Congress MP Kamal Nath agreed: "The BJP started out with tremendous goodwill, which they have now lost. What this translates as is that the people are suffering, and unhappy, under the BJP -- and that indicates the need for a change of government, a mid-term poll. The BJP is clearly unviable now."

Kamal Nath admitted that most MPs across the political spectrum do not want another election, "but it is not a question of what the MPs want, more a question of what the situation calls for -- and the situation clearly calls for fresh elections".

But BJP general secretary Narendra Modi argued that when the Narasimha Rao-led Congress government was ruling at the Centre, four big states went to the polls and the Congress lost all four, but that did not affect the central government.

For fresh elections, at least one of the BJP allies has to forsake it, so who will it be? According to Kamal Nath, "The BJP's allies are allies of opportunism. Today, that opportunity is being lost, so with it, the opportunists could move away. So any of the allies could quit the alliance, since the results clearly indicate that the BJP is now on a downslide."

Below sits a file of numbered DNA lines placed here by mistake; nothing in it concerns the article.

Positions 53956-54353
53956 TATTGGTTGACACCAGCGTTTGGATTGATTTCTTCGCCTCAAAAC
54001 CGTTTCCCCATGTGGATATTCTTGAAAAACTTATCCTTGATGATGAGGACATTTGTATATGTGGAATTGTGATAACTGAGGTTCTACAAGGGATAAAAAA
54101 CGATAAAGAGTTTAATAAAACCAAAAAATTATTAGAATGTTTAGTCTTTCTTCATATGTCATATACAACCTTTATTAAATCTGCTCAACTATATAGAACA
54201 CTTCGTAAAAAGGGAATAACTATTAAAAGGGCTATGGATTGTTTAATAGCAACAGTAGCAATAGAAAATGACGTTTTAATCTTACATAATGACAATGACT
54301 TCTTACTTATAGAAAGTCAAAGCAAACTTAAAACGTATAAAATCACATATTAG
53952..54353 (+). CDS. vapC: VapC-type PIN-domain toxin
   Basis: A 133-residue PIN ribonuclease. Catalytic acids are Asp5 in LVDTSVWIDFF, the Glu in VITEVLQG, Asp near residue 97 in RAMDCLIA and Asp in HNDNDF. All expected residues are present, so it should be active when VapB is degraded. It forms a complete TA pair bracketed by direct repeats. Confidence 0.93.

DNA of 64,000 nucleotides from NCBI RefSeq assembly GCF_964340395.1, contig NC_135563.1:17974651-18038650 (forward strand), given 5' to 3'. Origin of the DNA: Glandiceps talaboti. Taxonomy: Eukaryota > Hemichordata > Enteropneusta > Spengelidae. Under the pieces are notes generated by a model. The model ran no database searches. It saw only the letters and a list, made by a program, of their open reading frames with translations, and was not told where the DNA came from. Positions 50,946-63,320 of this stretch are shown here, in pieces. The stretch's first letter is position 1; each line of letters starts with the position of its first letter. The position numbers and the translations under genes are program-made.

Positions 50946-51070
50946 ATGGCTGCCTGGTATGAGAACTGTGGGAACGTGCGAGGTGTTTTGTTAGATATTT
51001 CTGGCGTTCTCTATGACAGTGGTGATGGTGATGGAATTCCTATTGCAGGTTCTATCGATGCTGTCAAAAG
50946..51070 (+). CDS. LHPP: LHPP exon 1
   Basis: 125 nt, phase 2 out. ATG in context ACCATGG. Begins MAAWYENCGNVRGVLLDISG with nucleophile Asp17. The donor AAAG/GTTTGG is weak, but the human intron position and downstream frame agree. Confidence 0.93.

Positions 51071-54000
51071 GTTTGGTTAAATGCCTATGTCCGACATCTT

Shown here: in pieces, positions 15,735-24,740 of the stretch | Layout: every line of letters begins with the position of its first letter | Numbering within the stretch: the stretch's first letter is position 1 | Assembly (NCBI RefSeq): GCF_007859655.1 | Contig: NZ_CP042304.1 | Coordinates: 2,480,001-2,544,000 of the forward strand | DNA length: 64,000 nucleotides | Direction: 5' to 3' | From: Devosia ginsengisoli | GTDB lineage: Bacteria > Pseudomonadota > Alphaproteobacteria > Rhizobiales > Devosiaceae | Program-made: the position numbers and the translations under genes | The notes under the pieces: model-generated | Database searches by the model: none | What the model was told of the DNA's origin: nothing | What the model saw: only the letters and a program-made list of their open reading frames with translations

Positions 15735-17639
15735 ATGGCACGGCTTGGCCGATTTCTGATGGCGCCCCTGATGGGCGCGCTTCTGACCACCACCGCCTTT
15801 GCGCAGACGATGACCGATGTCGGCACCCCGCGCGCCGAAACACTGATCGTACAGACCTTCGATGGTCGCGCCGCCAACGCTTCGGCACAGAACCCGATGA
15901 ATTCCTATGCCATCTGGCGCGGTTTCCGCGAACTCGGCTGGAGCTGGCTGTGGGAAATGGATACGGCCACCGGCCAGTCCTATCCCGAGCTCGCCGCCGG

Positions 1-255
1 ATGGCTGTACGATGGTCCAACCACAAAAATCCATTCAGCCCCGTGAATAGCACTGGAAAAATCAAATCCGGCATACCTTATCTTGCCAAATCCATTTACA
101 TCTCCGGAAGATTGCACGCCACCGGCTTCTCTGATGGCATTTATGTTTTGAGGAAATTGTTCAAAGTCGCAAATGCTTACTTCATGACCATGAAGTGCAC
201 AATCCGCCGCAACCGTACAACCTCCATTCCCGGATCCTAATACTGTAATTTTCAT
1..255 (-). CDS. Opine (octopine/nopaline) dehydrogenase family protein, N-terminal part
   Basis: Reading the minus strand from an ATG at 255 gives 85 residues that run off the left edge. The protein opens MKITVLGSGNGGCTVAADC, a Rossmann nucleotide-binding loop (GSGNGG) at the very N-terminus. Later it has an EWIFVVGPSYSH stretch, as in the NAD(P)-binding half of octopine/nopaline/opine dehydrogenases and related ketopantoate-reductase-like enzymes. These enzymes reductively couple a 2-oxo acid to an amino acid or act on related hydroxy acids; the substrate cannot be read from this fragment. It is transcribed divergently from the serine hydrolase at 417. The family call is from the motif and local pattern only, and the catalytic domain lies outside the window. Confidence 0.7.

But BJP politician and Rajya Sabha member Pramod Mahajan argued, "I don't see the allies changing their position now. After all, these were assembly elections, consisting of about 73 Lok Sabha seats. It does not reflect on a national level."

According to Mahajan, J Jayalalitha, general secretary of the All-India Anna Dravida Munnetra Kazhagam, the biggest of the BJP's allies, not attending the coalition co-ordination committee meeting has nothing to do with the election results because she had announced her decision even before counting began.

Mahajan admitted that losing Madhya Pradesh is a setback, but "we need to analyse the results, and only then can we really pinpoint factors that went against us".

But general secretary Narendra Modi was clear in his mind about at least one factor that went against the BJP -- the frequent quarrels with its allies at the Centre. Modi, who was in charge of the BJP's campaign in Madhya Pradesh, said: "It is time to sit down with our allies and sort out our problems. If this continues, and each day one ally or the other continues to attack the BJP, it can cause us considerable harm."

Additional reportage: UNI

Assembly Election '98